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December 8, 2010

Column #1,528

Christmas Can Be Lonely

By Mike McManus

                ROME, Georgia -- Christmas is a joyous season, but not for everyone.  It is lonely for people who lost a spouse to death, and worse, if one has lost a child. No one expects their child to die before them.

                Normally, this pain is held tightly within.  However, last week at a conference at the WinShape Center, Ron Deal, a noted author of books on stepfamilies, openly shared his grief.

                After coming home from a movie, Ron and his wife found their son, Connor, 12, was quite sick.  Ron took him to a Walk-in Clinic which diagnosed croup, and gave him antibiotics. The next morning Connor’s temperature was 104º and he could barely stand. “Mom, I think I am going to die,” he said.

                A doctor said he had double pneumonia, and was put on a respirator which the boy kept pulling off.  In the dead of night they drove to a hospital in Dallas. He began to respond before being hit with a septic infection, and died two hours later.

                “That was 653 days ago,” Ron told us. “The valley of the shadow of death is a very dark place. As a counselor who’s worked with families for years, I was inadequate. My whole life is BEFORE and AFTER. Before, I thought church was a place for hurting people.  After my experience, I see most people running from death. It scares people.

                “I never prayed for daily bread.  I prayed for early retirement.  Today I pray for daily survival, every single day. …I had my plans, my goals. Never once did I think this would happen. Kids graduate, get married and we have our first grandchildren.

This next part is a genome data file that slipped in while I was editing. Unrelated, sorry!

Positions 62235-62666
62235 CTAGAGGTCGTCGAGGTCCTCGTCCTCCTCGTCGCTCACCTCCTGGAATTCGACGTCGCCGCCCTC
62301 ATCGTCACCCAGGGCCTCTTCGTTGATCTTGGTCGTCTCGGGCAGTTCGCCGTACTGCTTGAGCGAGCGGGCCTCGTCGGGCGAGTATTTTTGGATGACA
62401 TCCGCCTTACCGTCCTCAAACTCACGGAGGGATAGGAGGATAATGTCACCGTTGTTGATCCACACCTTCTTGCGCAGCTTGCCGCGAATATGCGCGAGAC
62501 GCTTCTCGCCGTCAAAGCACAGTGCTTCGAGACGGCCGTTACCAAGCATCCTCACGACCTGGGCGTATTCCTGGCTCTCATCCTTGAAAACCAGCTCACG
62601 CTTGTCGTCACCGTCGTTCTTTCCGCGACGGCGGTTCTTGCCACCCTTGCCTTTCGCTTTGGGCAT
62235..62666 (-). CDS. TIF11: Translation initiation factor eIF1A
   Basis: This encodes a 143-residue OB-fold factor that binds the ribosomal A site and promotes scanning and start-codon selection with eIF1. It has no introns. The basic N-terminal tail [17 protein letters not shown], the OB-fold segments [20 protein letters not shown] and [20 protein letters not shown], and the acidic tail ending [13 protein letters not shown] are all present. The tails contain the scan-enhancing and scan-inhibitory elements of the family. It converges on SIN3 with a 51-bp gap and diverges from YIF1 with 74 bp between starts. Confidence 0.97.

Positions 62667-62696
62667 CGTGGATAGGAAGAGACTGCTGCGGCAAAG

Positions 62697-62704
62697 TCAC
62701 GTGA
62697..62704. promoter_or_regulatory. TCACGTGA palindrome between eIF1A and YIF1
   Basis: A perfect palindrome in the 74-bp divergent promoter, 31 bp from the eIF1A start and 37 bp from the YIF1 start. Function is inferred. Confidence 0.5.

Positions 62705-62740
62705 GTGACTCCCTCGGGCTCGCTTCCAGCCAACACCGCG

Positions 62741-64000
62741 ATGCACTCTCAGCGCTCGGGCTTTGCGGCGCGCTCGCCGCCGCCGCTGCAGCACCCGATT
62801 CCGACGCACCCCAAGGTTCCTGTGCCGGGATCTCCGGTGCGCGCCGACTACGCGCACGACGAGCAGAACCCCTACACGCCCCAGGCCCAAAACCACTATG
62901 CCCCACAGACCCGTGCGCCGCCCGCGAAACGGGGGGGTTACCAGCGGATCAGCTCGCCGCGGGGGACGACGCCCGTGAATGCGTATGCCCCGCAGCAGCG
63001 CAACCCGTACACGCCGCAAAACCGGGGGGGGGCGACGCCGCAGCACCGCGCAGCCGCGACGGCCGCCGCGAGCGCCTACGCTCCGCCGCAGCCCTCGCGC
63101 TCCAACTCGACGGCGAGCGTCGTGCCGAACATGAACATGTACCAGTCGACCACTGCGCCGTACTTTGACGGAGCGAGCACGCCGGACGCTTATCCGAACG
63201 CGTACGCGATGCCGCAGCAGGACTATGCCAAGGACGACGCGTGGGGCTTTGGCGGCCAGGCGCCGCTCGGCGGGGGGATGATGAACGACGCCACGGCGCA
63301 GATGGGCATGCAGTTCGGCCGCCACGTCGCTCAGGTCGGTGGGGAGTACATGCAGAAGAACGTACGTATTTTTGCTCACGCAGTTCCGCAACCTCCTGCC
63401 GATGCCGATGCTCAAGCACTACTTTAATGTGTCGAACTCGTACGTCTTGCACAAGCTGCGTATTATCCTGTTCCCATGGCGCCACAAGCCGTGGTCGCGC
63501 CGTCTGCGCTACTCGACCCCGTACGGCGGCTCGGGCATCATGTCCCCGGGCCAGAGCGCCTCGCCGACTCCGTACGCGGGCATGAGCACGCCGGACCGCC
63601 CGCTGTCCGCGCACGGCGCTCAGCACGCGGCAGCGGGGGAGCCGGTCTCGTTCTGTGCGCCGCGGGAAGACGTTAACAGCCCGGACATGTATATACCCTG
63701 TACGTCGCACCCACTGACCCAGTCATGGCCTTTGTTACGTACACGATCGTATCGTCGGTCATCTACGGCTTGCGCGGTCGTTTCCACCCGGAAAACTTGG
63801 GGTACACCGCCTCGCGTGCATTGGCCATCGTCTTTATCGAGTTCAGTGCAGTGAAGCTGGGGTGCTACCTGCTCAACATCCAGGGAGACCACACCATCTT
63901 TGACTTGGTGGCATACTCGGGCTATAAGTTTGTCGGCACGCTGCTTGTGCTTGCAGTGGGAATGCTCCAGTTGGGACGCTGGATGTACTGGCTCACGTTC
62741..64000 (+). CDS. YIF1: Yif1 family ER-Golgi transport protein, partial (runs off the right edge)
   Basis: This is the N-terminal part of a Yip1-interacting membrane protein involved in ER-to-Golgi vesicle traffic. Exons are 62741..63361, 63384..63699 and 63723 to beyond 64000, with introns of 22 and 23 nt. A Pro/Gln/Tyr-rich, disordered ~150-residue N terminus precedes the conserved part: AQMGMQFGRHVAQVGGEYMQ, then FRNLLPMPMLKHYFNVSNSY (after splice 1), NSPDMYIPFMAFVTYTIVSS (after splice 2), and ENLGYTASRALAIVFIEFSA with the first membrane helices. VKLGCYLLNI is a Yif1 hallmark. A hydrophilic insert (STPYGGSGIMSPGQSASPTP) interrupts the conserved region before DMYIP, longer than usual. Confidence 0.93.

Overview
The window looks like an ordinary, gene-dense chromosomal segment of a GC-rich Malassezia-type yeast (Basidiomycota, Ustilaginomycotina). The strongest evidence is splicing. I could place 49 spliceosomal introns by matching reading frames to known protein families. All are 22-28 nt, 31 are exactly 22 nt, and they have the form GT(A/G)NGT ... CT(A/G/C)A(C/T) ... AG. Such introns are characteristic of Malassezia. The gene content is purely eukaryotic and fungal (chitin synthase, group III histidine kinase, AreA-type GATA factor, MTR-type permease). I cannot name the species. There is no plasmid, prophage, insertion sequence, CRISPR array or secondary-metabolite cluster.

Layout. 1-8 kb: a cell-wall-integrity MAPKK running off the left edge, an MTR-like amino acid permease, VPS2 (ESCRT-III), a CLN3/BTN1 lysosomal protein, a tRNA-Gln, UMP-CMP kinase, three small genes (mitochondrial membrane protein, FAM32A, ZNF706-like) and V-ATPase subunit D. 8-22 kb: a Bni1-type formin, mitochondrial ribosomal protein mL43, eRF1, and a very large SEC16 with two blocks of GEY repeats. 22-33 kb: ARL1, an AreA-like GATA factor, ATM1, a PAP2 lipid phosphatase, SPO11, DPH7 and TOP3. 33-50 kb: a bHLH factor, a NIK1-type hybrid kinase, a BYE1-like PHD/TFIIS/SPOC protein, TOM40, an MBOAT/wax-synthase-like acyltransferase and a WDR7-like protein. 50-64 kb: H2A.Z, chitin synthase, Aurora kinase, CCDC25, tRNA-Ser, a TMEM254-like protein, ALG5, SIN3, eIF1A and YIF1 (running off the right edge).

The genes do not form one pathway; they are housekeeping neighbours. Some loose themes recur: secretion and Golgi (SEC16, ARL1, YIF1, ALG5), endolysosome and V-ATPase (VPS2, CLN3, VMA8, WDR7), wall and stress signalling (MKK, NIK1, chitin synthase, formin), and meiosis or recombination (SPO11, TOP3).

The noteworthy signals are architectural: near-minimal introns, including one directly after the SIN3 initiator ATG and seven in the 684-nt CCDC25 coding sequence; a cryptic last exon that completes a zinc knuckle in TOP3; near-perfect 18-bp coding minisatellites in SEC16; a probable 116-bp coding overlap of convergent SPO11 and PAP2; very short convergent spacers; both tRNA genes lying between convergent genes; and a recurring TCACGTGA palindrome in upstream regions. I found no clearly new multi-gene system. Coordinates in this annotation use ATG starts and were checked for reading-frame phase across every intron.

“AFTER, I don’t have any expectations. My youngest son noted 35,000 people were praying for Connor, and asked me, `With so many praying, why didn’t God save him?’

                “It’s a good question,” Ron replied, “I’ll get back to you. I don’t know.”

                “BEFORE I thought a bad day was a flight delay, a flat tire.  My definitions have been recalibrated.  I have had days digging my fingers into the grave saying, “I want my son back.”

                “BEFORE Sunday was a family day, a day for church. AFTER it is the worst hour of the week. How can I sing and celebrate? How do we overcome the chasm of sorrow? There are two different universes. BEFORE I weighed 15 pounds more, had no gray hair, no bald spot.  BEFORE I thought faith was the antidote, that we can choose to be OK.”

                Now Ron’s life seems to be on two tracks: “One is hope and the other is sorrow upon sorrow. One is called trust and the other is agony. One does not negate the other.”

                Ron turned to the Book of Job, a righteous man who suffered great losses, for insight. His ten children were in a house that collapsed. Job is covered with sores and his wife says, “Curse God and die.”  He replies, “Shall we accept good from God, and not trouble?”

                Finally, however, in Chapter 31 he says, “Let God weigh me in honest scales and he will know I am blameless…Let the Almighty answer me.”

                God responds in Chapters 38-41, “I will question you and you will answer me. Where were you when I laid the earth’s foundation? …Have you given orders to the morning, or shown the dawn its place?”

                Job finally replies, “Surely I spoke of things I did not understand.” Interestingly, God restores Job’s wealth and gives him ten more children.

                However, Ron, unsure what Job learned from his tragedy, says, “I need to know.”

                He then told of Pam Coburn, who lost a son 11 years ago, who has turned her grief into rescuing children from being sold into slavery in Cambodia and in Ghana.  She invited Ron’s wife to Ghana, where she confronted a slave master and met a woman who sold her own children. His wife rescued two of those kids, and told them, “You are safe now.”

                The boys, aged 6 and 8, named themselves, Gideon and Vincent.  Two girls who had been raped before being rescued, called themselves, “God’s Asking” and “God’s Way.”

Ron’s wife took shirts with Connor’s name to an orphanage, and sent back pictures of kids wearing their new Connor shirts.

Suddenly, Ron had a new insight, “When we do things in Jesus’ name, don’t you think the Father loves it. I know He does.  Before, I did not. Now I do.”

Ron got hope from his wife’s service. The only answer to tragedy is to love others as Jesus loved us.

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